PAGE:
Where Is the Women’s Army I Was Promised?

The rising recognition of “incels” as a distinct type of domestic terrorist, while disturbing, is not completely surprising to me. Men who are violent against women because women deny them something they think they are entitled to are sadly common. Incels are a particularly disgusting version of misogynist; they have formed communities which organize online and glorify the act of killing women.  They are committing acts of terror – acts of stateless war – against women.

Incels have declared war on women – real war, with attacks and martyrs and so forth. Despite this, no one is suggesting that we organize and fight real battles with incels, marshaling weapons of the state against them. Why not?

The other woman in my writing group is writing a play about how women react to the accumulation of – in the #MeToo era, and the story includes a female vigilante who commits acts of violence against men who harass or harm women. I’m fascinated by this unseen character who is revealed through news clips sprinkled through the play. She reminds me of the women in the movie Born in Flames.

Born in Flames was a sci-fi fantasy movie released in 1983. Society has undergone a socialist revolution and yet violence against women persists which the state does nothing to curtail. Crucially, a women’s army forms and the two heroines must decide whether to join in. The Women’s Army polices the streets, disrupting acts of violence against women. In one memorable scene, a group of women on bikes swarm two guys who are assaulting a woman. You can watch the scene HERE. I loved this movie when I saw it in college, mainly because the two heroines ran radio stations, and so did I. But I also fascinated by the idea of women taking action against violence, and wondered then, as I do now, what form it could take.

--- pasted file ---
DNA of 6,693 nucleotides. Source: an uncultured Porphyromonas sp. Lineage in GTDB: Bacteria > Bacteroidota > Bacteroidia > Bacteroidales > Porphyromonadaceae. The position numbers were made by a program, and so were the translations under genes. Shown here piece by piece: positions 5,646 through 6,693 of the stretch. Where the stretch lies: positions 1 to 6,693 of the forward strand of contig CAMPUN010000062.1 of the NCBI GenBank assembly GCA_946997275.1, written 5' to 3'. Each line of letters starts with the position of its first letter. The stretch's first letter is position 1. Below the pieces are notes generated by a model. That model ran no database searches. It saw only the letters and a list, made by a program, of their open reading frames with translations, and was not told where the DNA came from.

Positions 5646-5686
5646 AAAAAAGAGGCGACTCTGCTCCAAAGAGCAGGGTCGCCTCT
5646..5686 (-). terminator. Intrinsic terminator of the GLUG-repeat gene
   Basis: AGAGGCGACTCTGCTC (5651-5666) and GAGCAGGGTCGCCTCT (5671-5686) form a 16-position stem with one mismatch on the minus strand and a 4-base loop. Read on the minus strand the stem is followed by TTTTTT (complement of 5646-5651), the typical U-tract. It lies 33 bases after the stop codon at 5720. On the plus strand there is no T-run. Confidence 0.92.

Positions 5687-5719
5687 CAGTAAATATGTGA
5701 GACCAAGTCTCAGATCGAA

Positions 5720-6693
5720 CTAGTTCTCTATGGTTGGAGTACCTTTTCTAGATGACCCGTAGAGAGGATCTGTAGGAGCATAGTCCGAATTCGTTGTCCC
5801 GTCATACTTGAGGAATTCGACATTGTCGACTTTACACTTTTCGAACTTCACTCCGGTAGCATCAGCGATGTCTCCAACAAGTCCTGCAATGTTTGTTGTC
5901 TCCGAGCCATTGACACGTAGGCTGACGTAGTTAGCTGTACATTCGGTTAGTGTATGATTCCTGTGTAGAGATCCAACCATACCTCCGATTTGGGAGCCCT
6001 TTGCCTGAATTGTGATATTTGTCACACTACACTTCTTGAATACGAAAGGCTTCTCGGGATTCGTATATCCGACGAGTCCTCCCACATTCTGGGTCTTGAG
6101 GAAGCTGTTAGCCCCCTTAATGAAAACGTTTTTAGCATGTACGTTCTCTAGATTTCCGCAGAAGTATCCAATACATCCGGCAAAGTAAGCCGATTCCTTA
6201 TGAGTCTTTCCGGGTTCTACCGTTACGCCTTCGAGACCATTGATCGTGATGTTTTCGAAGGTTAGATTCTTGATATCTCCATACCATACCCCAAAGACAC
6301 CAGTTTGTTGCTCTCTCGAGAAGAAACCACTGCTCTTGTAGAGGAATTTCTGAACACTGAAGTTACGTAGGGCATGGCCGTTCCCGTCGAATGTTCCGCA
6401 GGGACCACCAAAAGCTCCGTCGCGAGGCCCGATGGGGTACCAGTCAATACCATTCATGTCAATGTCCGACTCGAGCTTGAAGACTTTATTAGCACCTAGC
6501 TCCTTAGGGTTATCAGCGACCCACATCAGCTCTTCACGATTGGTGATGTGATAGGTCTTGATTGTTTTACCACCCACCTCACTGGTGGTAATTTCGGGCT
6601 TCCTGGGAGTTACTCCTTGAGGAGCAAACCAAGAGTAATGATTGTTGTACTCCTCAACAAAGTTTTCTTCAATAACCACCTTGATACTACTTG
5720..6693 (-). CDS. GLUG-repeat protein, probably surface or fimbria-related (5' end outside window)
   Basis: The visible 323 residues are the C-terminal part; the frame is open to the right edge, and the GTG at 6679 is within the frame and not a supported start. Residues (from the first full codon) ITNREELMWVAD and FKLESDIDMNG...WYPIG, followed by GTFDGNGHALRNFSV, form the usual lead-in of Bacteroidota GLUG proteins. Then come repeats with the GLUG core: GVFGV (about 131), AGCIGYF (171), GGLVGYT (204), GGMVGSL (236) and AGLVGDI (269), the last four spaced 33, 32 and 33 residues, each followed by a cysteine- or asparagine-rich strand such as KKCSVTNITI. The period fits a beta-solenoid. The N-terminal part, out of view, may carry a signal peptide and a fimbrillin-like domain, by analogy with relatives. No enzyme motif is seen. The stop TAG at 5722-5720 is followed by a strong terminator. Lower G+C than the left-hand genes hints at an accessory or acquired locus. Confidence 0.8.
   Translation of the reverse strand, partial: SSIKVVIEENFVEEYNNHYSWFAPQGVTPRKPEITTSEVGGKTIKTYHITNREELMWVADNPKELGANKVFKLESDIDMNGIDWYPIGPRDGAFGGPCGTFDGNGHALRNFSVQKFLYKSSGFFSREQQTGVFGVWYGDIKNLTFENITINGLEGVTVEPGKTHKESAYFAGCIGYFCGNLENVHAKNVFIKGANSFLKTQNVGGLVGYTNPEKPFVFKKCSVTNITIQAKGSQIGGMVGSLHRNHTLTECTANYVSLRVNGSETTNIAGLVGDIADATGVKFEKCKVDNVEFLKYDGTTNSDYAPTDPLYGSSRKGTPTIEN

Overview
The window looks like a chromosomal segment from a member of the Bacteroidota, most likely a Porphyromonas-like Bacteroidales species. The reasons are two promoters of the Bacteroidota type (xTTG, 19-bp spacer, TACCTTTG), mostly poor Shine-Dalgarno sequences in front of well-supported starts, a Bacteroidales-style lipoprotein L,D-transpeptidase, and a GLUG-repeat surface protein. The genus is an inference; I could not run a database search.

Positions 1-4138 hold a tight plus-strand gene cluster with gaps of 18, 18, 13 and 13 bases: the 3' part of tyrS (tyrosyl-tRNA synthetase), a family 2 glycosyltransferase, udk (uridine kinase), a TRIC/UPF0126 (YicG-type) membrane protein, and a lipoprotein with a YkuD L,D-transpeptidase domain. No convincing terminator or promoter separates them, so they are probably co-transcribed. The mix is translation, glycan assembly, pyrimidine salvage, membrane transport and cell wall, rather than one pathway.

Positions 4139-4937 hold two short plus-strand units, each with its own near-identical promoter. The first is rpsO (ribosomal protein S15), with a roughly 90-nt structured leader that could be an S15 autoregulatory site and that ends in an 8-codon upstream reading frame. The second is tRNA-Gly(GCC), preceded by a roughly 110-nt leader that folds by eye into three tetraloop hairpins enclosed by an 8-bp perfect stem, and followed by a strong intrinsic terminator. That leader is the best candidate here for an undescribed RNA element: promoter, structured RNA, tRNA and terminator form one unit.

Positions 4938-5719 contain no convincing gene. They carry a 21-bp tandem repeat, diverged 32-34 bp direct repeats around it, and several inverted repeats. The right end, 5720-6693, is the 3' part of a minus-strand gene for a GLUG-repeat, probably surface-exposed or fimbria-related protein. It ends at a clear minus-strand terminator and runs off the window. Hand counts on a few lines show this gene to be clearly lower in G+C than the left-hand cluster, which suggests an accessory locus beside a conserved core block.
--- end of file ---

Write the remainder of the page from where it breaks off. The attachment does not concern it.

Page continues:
Around the time I saw that movie, I took a great self-defense class for women. Thankfully I haven’t had an occasion to use those skills since I took the class twenty-plus years ago, but I hope that I could. Remarkably few women that I know have taken self-defense. Why not?

Why no female vigilantes, no feminist armies, no widespread self-defense training? A lot of the answers to these questions bother me. “Women are less violent, less inclined to fight, less likely to own guns, not as strong as men.” All of these are reductive and stereotypical. Gina Haspel, for example, oversaw torture in her career with the CIA, and may have directly participated in it. Thousands of women abuse their children and their partners. Women fight each other all the time. Tens of thousands of women own guns, posing with them in their college graduation pictures. These stereotypes don’t explain why we have not seen a feminist army or vigilante. And maybe I shouldn’t lump self-defense into this.

I think women don’t take self-defense because it’s not offered as a form of physical education in schools, classes are not widely available and inexpensive, and women may not feel they need it until after they’ve already been threatened. This could be remedied more easily if it were an educational priority, but feminists would need to make it a priority. Since it’s not a panacea for ending violence or solving a host of other problems women face, it’s probably not going to rise on the priorities list.

As for why we don’t have female vigilantes or armies, maybe women who own weapons don’t have the time or inclination to travel the streets at night looking for micro-aggressions to vindicate. Or maybe some of them find another outlet, like joining the military or police force. Or maybe they don’t want to help other women. Or maybe they’re motivated by other mundane reasons, like they have a conscience, or a full time job, or a fear of getting caught.

There are dozens of other movies and books that feature a female vigilante. Another favorite of mine is Imperator Furiosa, the heroine of Mad Max Fury Road. Ironically, Furiosa comes the closest to the type of women who are the real vigilantes in our world by rescuing enslaved girls and fleeing with them to a Promised Land of feminists. Like women who run shelters for battered women, and provide clinic escort services at abortion clinics, she puts herself in danger to protect and liberate women.

Furiosa has no problem using a weapon, even if she has only one hand. She wields a gun and a track better than Mad Max himself at times. But the real heroines of our world keep their vigilance without weapons. They teach, they parent, they heal, they organize, they take back the night. They write, paint, dance, sing, act. Maybe the #MeToo movement and #BlackLivesMatter are our armies.

 

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